No obstante, luego de una accidentada y exitosa exposición en Washington sobre tumbas y rostros del Egipto faraónico, el protagonista es invitado por el Gobierno del país del Sahara a un viaje a su territorio, donde a pesar de la desorganización y los desencuentros, a veces hilarantes, el artista y su arte son tratados con el respeto y el reconocimiento que hubiese esperado recibir en EEUU. En Egipto el héroe experimenta el clímax de su viaje iniciático-vivencial, ante el polvo del Sahara y la visión imponente de las pirámides, y entonces tiene la certeza extrasensorial de haber vivido durante existencias anteriores en el milenario Imperio del Nilo. De suerte que el leitmotiv del regreso victorioso del héroe a sus predios natales -tras vagar por el mundo en innombrables aventuras- se produce en la tierra de los faraones y no en Cuba.

The killer flies of luxor es una novela testimonial que atrapara al lector con firme garra desde sus primeras páginas para así llevarlo sin remisión a un entretenido recorrido por buena parte de lo que fue la historia artística y política de la segunda mitad del siglo XX.     

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By Armando de Armas

With the posthumous novel «The Killer Flies of Luxor,» Penny-a-Page Press, Clearwater, 2023, the actor, painter, filmmaker, sculptor, photographer, and essayist Agustín Blazquez shows us the experiential adventure of his alter ego through the mythical hero’s journey. This journey involves escaping from the Cuban dictatorship in the early 1960s and, upon arriving in the United States as a presumed promised land, confronting the same ghosts of censorship that he hoped to have left behind forever on his island. Thus, the metaphysical phrase of the atheist duo Carlos Marx and Federico Engels, «A specter is haunting Europe,» at the beginning of the Communist Manifesto, is confirmed by the protagonist in the flesh, experiencing it not only in Europe but throughout the world.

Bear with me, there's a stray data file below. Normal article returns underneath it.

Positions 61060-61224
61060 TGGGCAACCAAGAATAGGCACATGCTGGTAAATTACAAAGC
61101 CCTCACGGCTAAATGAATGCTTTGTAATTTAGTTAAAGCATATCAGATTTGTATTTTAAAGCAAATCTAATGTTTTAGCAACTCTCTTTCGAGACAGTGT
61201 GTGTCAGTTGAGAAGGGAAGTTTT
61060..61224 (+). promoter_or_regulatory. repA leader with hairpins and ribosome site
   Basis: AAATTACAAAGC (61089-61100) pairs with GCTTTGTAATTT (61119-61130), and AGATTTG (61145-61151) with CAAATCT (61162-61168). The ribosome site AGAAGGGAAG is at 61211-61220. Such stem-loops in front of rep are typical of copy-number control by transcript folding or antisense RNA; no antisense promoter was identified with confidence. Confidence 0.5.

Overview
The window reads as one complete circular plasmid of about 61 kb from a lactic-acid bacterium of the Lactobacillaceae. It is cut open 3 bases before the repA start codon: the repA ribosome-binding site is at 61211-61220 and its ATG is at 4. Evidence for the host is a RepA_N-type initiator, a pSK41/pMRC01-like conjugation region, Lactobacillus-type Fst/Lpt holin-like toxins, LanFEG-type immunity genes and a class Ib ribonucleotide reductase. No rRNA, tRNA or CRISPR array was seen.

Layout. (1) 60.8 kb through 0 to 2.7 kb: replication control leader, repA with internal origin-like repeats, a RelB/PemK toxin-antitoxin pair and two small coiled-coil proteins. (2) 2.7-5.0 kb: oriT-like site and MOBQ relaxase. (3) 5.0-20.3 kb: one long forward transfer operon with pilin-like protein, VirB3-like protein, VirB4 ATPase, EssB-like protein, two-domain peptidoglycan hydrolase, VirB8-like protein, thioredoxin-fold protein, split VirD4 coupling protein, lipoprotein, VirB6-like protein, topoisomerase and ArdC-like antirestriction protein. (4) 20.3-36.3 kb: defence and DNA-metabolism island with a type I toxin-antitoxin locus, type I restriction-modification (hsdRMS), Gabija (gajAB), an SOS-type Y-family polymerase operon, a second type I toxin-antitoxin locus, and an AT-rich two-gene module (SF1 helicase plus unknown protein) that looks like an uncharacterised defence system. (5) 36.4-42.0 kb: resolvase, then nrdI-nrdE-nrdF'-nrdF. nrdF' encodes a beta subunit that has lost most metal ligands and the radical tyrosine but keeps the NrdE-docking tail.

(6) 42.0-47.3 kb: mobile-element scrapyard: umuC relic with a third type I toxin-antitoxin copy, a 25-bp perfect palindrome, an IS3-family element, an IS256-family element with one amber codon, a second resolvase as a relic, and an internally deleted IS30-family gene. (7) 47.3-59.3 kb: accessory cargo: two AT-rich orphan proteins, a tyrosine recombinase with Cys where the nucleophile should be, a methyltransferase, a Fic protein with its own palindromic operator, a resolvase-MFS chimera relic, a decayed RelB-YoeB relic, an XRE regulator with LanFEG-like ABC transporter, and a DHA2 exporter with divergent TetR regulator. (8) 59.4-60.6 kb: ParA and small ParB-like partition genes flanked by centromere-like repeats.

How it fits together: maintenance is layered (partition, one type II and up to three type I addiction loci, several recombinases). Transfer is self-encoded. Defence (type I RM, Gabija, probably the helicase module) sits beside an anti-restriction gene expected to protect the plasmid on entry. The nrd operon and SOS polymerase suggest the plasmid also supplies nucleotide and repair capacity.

Agustín Blazquez was born in Cárdenas, Cuba. He left the island on July 18, 1965, and lived in Montreal, Paris, and Madrid before arriving in the U.S. in 1967. In the U.S., he played the role of a drug dealer in the television series «America’s Most Wanted» in 1989. Later, he provided the English voice-over for King Juan Carlos of Spain and Jordi Pujol, a guitarist from Barcelona, in the Maryland Public Television series «The Immigrants.»

Just as in every initiatory journey, the hero in «The Killer Flies of Luxor» undergoes the most varied and challenging tests in order to ascend to higher planes of existence. In doing so, he employs art in its various forms, dominating them in a kind of ritualistic manner to revive the myth of ancient eras, expressed as a present possibility.